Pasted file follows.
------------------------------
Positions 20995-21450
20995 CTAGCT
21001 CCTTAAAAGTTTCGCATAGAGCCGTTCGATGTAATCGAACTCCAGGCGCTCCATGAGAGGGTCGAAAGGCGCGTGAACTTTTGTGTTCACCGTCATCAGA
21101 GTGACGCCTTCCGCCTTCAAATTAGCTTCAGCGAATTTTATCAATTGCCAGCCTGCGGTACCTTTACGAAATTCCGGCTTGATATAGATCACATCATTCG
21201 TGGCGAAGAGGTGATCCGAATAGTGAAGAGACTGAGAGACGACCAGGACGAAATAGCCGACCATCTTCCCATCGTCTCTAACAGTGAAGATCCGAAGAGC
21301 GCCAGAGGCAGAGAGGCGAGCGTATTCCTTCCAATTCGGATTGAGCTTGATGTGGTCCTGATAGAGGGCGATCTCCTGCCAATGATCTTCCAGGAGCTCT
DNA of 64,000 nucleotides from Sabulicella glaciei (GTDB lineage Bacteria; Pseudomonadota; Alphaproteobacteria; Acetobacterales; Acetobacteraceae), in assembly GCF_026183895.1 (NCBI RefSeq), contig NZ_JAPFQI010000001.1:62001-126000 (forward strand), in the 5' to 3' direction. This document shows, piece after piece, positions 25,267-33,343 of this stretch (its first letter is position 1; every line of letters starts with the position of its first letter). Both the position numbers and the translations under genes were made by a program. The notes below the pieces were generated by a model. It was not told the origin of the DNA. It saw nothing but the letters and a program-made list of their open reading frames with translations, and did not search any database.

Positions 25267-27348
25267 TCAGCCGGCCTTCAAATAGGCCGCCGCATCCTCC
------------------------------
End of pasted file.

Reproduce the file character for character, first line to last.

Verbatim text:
Positions 20995-21450
20995 CTAGCT
21001 CCTTAAAAGTTTCGCATAGAGCCGTTCGATGTAATCGAACTCCAGGCGCTCCATGAGAGGGTCGAAAGGCGCGTGAACTTTTGTGTTCACCGTCATCAGA
21101 GTGACGCCTTCCGCCTTCAAATTAGCTTCAGCGAATTTTATCAATTGCCAGCCTGCGGTACCTTTACGAAATTCCGGCTTGATATAGATCACATCATTCG
21201 TGGCGAAGAGGTGATCCGAATAGTGAAGAGACTGAGAGACGACCAGGACGAAATAGCCGACCATCTTCCCATCGTCTCTAACAGTGAAGATCCGAAGAGC
21301 GCCAGAGGCAGAGAGGCGAGCGTATTCCTTCCAATTCGGATTGAGCTTGATGTGGTCCTGATAGAGGGCGATCTCCTGCCAATGATCTTCCAGGAGCTCT
DNA of 64,000 nucleotides from Sabulicella glaciei (GTDB lineage Bacteria; Pseudomonadota; Alphaproteobacteria; Acetobacterales; Acetobacteraceae), in assembly GCF_026183895.1 (NCBI RefSeq), contig NZ_JAPFQI010000001.1:62001-126000 (forward strand), in the 5' to 3' direction. This document shows, piece after piece, positions 25,267-33,343 of this stretch (its first letter is position 1; every line of letters starts with the position of its first letter). Both the position numbers and the translations under genes were made by a program. The notes below the pieces were generated by a model. It was not told the origin of the DNA. It saw nothing but the letters and a program-made list of their open reading frames with translations, and did not search any database.

Positions 25267-27348
25267 TCAGCCGGCCTTCAAATAGGCCGCCGCATCCTCC